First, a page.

The type of mini-game that is played is determined based on the color of space that each player landed on. Each player has a panel located in a corner of the screen, and each panel will become either red or blue to match the space that the player landed on at the end of their turn. Players who land on one of the green "?" spaces will have their panel randomly changed to either red or blue. If all the panels are the same color, a 4-player mini-game is played. Other color variations result in either a 1 vs. 3 or 2 vs. 2 mini-game.[4][1] Some of the mini-games are edited versions of mini-games that previously appeared in Mario Party.[7][6] Battle and item mini-games are new additions not featured in the previous Mario Party; they are played whenever a player lands on the battle or item spaces.[4][1] In addition, each board map includes its own duel mini-game that takes place between two players whenever they land on the same space, but only during the last five turns of a board map. An item can also be used to challenge a player to a duel.[1]

Each board map features several characters, each of whom can have an effect on players who reach them. Stars can be purchased from Toad for 20 coins. Baby Bowser takes five coins from anyone who passes him, although he sometimes mistakenly rewards the player five coins instead. For a fee, Boo can steal coins or a star from another player on behalf of anyone who requests it. Three bonus stars are awarded at the end of each board map: two are given to the player(s) who collected the most coins in mini-games and throughout the board map game, and the third is given to the player(s) who landed on the most "?" spaces.[1][4]

The game includes the single-player Mini-Game Coaster mode, in which the player must beat several mini-games across various worlds. Mario Party 2 also features the return of Mini-Game Stadium, in which four players compete on a board map (different from the main party boards) for a set number of turns; the player with the most coins at the end is the winner. Coins earned from the main board maps or Mini-Game Stadium are deposited into a bank, and the coins can be used to purchase the mini-games, allowing the player to play them whenever they choose.[1][4]

Development and release[edit]

Mario Party 2 was developed by Hudson Soft and published by Nintendo.[8] Development was underway as of July 1999, several months after the release of the original Mario Party game.[9] A playable demo of the game was unveiled at Nintendo Space World in August 1999.[10][11] The game was 70 percent complete at that time.[12] Mini-games that involve rotating the control stick, as in the original Mario Party, are not present in this installment due to potential injuries, such as blisters, from rotating the stick too quickly; this was the subject of a lawsuit in the case of the first game.[13][14][15]

In Japan, Mario Party 2 was released for the Nintendo 64 in December 1999.[16][17] It received a U.S. release the following month, on January 24, 2000.[18][5] Shortly before its U.S. release, Nintendo donated copies of the game to the Latin American Youth Center.[19]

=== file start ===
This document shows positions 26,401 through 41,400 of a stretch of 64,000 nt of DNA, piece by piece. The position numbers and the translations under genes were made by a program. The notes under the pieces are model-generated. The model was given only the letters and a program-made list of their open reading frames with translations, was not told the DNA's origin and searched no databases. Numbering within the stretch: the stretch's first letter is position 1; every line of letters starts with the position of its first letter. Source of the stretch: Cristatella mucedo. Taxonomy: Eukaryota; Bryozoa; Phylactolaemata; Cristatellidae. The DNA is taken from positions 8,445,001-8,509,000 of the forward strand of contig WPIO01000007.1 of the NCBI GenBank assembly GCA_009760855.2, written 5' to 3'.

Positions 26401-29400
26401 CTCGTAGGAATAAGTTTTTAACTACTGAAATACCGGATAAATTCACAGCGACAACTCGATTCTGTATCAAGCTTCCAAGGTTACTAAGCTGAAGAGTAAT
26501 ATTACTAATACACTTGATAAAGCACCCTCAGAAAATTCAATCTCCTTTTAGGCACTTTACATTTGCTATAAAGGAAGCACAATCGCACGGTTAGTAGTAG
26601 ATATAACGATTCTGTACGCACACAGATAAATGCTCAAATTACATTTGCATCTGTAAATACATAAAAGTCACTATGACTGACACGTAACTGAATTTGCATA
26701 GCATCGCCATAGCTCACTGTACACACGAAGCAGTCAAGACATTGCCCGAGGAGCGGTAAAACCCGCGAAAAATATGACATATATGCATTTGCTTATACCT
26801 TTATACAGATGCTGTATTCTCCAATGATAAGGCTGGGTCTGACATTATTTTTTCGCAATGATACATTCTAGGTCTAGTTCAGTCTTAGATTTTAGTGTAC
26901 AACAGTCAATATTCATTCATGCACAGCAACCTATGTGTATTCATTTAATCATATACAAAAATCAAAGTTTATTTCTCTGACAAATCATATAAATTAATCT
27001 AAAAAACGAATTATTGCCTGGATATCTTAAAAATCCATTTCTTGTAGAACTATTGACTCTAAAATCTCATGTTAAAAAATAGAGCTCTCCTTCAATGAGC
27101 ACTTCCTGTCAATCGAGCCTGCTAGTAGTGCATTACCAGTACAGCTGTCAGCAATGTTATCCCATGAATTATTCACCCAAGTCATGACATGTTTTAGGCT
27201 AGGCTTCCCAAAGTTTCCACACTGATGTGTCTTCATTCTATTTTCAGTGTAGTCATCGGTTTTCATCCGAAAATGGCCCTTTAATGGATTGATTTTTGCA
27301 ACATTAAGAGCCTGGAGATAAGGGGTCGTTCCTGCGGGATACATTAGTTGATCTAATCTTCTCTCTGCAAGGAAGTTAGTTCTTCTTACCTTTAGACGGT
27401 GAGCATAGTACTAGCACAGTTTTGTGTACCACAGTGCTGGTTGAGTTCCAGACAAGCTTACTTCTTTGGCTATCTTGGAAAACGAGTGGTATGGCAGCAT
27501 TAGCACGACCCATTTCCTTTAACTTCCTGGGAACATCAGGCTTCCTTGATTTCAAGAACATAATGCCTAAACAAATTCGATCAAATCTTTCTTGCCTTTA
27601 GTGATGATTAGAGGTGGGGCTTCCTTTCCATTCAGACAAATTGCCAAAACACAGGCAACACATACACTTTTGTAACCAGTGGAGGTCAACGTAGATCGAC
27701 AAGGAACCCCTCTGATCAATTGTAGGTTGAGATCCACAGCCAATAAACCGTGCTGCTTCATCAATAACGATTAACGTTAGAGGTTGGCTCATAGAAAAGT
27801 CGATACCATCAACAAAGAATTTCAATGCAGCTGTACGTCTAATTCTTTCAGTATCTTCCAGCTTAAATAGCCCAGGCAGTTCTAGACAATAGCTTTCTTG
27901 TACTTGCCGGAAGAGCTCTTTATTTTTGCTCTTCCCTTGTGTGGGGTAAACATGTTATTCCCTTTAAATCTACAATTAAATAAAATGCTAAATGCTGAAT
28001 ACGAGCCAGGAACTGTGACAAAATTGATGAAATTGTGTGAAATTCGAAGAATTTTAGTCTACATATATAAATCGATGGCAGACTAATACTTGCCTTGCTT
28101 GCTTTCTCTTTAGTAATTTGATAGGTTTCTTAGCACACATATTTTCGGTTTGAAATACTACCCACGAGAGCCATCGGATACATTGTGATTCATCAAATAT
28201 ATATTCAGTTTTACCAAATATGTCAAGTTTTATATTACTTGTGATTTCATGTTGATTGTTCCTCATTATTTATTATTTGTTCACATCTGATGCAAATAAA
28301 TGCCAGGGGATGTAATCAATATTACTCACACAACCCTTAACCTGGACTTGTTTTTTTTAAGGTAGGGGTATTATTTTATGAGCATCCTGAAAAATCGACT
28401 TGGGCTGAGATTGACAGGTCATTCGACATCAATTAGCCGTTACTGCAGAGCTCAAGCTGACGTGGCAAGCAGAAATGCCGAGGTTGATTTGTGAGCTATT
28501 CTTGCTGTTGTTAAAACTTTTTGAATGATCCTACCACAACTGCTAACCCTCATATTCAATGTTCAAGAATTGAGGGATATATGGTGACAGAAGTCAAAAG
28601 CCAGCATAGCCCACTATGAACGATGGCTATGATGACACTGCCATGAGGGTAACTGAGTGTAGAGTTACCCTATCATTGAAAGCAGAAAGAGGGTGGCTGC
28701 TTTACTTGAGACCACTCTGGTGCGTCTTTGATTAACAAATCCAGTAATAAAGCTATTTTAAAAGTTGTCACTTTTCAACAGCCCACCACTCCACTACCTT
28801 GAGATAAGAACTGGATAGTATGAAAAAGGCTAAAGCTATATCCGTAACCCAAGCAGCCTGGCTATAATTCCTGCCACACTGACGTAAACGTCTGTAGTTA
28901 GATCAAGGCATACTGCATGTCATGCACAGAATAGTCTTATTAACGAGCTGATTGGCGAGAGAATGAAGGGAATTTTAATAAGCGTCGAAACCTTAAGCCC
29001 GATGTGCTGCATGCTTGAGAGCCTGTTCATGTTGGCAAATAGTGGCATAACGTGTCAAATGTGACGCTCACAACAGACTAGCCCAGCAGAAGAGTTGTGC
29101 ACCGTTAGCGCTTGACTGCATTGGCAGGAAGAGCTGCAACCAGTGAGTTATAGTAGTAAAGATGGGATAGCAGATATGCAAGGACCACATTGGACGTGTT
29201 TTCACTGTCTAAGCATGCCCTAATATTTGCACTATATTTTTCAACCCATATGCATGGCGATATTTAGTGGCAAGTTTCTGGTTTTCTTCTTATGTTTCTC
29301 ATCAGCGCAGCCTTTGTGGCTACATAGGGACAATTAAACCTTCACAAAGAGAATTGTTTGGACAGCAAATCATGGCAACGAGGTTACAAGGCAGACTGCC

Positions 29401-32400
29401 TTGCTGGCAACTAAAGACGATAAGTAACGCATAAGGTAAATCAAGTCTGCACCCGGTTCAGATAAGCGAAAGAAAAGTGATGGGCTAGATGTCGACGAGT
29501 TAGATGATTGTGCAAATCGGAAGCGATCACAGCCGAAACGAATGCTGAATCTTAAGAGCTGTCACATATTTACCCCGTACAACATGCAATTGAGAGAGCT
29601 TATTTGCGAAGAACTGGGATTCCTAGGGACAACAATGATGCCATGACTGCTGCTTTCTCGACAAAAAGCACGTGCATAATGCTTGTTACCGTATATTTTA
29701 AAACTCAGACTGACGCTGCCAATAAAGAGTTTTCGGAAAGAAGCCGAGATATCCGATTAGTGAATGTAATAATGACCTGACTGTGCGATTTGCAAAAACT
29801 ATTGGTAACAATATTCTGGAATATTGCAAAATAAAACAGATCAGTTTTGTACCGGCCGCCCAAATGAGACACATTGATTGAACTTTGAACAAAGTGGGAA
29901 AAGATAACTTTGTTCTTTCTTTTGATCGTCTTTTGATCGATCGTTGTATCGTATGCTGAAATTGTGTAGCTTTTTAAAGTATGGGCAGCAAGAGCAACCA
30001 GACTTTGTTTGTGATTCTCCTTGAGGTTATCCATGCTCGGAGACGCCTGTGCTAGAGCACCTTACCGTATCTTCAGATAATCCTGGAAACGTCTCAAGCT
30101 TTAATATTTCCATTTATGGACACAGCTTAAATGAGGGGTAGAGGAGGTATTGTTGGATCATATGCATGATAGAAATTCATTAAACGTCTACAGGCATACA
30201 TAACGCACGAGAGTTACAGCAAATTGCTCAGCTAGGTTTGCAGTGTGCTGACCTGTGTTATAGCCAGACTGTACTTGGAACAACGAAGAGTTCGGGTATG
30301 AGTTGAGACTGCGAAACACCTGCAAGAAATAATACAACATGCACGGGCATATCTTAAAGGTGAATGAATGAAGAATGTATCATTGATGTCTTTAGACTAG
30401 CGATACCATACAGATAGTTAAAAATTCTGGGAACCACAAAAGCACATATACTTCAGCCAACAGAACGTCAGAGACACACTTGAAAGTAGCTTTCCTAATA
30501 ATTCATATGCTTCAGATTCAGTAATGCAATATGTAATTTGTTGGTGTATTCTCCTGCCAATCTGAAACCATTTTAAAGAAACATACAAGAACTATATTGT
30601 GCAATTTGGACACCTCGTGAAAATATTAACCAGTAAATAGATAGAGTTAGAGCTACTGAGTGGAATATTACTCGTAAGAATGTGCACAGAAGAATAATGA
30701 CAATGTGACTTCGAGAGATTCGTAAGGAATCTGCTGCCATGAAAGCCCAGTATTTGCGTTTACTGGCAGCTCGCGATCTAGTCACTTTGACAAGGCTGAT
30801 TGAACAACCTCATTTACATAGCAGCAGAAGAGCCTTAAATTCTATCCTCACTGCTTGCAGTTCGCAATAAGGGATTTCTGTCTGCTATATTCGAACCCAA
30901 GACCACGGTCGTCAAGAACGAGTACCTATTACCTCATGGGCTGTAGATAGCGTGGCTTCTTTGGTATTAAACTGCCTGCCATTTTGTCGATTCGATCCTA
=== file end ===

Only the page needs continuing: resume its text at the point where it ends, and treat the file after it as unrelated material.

In Japan, Mario Party 2 was re-released in November 2010, as a downloadable Virtual Console game for the Wii.[20] The following month, it was released for the Virtual Console in North America and Europe.[20][21][22] In North America, Mario Party 2 was re-released as a Virtual Console game for the Wii U on December 22, 2016.[23]

Reception[edit]

Reception
Aggregate score
AggregatorScore
GameRankings76%[24]
Review scores
PublicationScore
AllGame4/5 stars[25]
Edge7/10[26]
EGM8.25/10[27]
Game Informer5.25/10[8]
Game RevolutionC−[30]
GameFan79%[28]
GamePro5/5 stars[29]
GameSpot7.8/10[7]
IGN7.9/10[31]
8/10 (re-release)[14]
Nintendo Life8/10 (re-release)[13]
Nintendo Power8/10[32]
ONM82% (re-release)[15]
Gamecenter7/10[33]

Mario Party 2 received a 76 percent score on the review aggregation website GameRankings.[24] Some critics praised the game's new features, particularly the mini-games.[25][8][30][28][7] However, some critics who disliked the original game were also critical of the sequel, despite the improvements.[8][30] Some critics believed the graphics were an improvement over the previous game,[28][7][33] while others considered the graphics to be largely the same as before.[29][31]

Scott Alan Marriott of AllGame wrote that Mario Party 2 "does what a sequel is supposed to do: address the original's shortcomings while offering enough enhancements to make even the jaded among us take a second look." Marriott concluded, "When the books are closed on the Nintendo 64, it will be the multi-player aspect that players will remember most about the system, and Mario Party 2 ranks as one of the system's best."[25]

GamePro stated that the game was not fun unless playing with friends.[29] Game Revolution wrote, "If you try to play by yourself or with a friend, the computer will take charge of the other two/three players. This means you'll find yourself staring blankly at the screen as the computer takes its turn."[30] Peyton Gaudiosi of Gamecenter wrote that playing alone "is as subpar as that in the first game thanks to its repetitive turn-based nature."[33]